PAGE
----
Funny meme created from USU Historical Meme contest

Creative Commons licenses work within copyright law to encourage sharing and reuse of materials. They provide clarity to users about who holds copyright of an item and what rights the copyright owner would like to retain. For example, when I create a PowerPoint, I don't mind if other people reuse slides from my presentation so long as they credit me as the creator. 

My PowerPoints in SlideShare. Reuse away! 
In Creative Commons parlance, my PowerPoints would be available under a CC BY license. That means, as an author, I would be retaining my right to get credit for my work, but forgoing other rights, like the sole right to profit commercially from my PowerPoint slides. I'm just fine with that since I don't think my slides have a lot of commercial value. But I think they are valuable in other ways, like scholarly value, which is why it's important to share them as freely as possible. 

Jane gave four examples of ways that librarians can use Creative Commons in archiving and sharing their content:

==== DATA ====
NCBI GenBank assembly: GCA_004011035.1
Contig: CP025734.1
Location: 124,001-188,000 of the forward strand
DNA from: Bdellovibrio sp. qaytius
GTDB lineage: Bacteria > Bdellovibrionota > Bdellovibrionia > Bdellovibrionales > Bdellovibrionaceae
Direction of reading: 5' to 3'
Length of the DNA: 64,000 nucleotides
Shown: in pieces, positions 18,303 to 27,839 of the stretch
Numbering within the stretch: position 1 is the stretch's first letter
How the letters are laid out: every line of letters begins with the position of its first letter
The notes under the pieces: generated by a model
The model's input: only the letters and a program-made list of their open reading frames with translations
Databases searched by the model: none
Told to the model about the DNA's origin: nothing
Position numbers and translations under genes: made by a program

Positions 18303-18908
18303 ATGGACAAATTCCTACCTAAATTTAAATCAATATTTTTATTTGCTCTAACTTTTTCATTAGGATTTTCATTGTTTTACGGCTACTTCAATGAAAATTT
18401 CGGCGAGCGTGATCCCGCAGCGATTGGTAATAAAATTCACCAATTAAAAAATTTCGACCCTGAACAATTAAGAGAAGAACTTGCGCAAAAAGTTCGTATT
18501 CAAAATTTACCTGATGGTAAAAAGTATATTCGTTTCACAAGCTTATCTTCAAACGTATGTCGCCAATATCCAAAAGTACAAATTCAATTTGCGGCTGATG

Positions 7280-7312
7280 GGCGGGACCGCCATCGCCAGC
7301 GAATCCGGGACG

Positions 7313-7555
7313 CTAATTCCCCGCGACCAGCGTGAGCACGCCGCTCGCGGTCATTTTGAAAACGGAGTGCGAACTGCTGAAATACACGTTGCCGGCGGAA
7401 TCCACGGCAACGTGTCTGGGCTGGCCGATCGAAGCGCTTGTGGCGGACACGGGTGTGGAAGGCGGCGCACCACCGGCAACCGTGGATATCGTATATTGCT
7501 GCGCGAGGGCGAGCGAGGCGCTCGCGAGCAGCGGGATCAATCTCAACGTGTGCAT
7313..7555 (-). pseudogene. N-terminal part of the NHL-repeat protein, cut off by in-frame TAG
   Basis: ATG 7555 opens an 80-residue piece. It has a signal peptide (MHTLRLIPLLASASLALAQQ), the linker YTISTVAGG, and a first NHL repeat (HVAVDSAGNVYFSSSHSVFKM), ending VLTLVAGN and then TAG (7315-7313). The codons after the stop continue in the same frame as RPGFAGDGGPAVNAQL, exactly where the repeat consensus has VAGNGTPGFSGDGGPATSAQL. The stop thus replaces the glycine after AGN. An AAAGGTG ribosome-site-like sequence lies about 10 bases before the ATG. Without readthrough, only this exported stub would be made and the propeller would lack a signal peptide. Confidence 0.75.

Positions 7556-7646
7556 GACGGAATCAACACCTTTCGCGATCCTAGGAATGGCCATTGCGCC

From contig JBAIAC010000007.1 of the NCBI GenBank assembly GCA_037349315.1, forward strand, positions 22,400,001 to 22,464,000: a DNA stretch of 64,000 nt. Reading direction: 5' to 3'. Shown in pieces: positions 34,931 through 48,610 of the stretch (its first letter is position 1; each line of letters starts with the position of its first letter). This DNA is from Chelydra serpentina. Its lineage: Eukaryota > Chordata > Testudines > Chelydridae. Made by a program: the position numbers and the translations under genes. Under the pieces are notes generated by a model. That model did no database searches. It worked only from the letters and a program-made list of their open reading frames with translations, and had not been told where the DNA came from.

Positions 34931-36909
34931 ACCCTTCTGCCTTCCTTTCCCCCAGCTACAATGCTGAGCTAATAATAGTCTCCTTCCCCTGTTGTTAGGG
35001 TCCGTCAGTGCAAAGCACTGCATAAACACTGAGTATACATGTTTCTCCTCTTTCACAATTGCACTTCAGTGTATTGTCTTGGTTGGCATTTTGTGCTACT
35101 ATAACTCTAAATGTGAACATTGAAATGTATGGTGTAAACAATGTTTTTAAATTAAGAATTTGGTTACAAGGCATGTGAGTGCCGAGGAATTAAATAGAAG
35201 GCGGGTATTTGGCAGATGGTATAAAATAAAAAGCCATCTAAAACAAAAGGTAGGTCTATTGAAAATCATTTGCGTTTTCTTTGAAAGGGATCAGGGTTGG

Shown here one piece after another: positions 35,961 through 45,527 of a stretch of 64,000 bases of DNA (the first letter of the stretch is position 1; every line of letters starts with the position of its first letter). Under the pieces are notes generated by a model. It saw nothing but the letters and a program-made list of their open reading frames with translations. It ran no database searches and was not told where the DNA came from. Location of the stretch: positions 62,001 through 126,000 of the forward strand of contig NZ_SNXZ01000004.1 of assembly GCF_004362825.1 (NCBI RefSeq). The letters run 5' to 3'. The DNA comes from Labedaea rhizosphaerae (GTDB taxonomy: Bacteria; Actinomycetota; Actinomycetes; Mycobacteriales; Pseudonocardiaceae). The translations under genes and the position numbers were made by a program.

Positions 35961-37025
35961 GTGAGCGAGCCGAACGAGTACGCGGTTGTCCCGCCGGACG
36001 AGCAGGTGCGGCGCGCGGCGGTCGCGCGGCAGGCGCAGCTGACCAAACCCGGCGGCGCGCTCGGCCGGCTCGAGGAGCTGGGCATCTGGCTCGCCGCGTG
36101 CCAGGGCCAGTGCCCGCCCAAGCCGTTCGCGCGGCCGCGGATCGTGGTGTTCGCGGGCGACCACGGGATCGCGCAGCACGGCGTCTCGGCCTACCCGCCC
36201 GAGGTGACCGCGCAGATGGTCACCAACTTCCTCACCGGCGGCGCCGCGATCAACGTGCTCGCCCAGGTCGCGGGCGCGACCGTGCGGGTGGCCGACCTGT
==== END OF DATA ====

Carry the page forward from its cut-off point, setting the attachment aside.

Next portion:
Four ways librarians can use CC by Jane Park

The first way, using CC0 for library metadata, is something that MWDL already does when we share our metadata with the Digital Public Library of America. Any MWDL partner that does not want to share their metadata CC0 has the right to opt-out of sharing their metadata with DPLA, but no one has chosen to opt out yet.

As for the second way libraries can use CC, tagging resources with rights info, MWDL is going to start sharing our webinars CC BY on our website. Of course, we also encourage MWDL partners to add rights info in their metadata fields as well!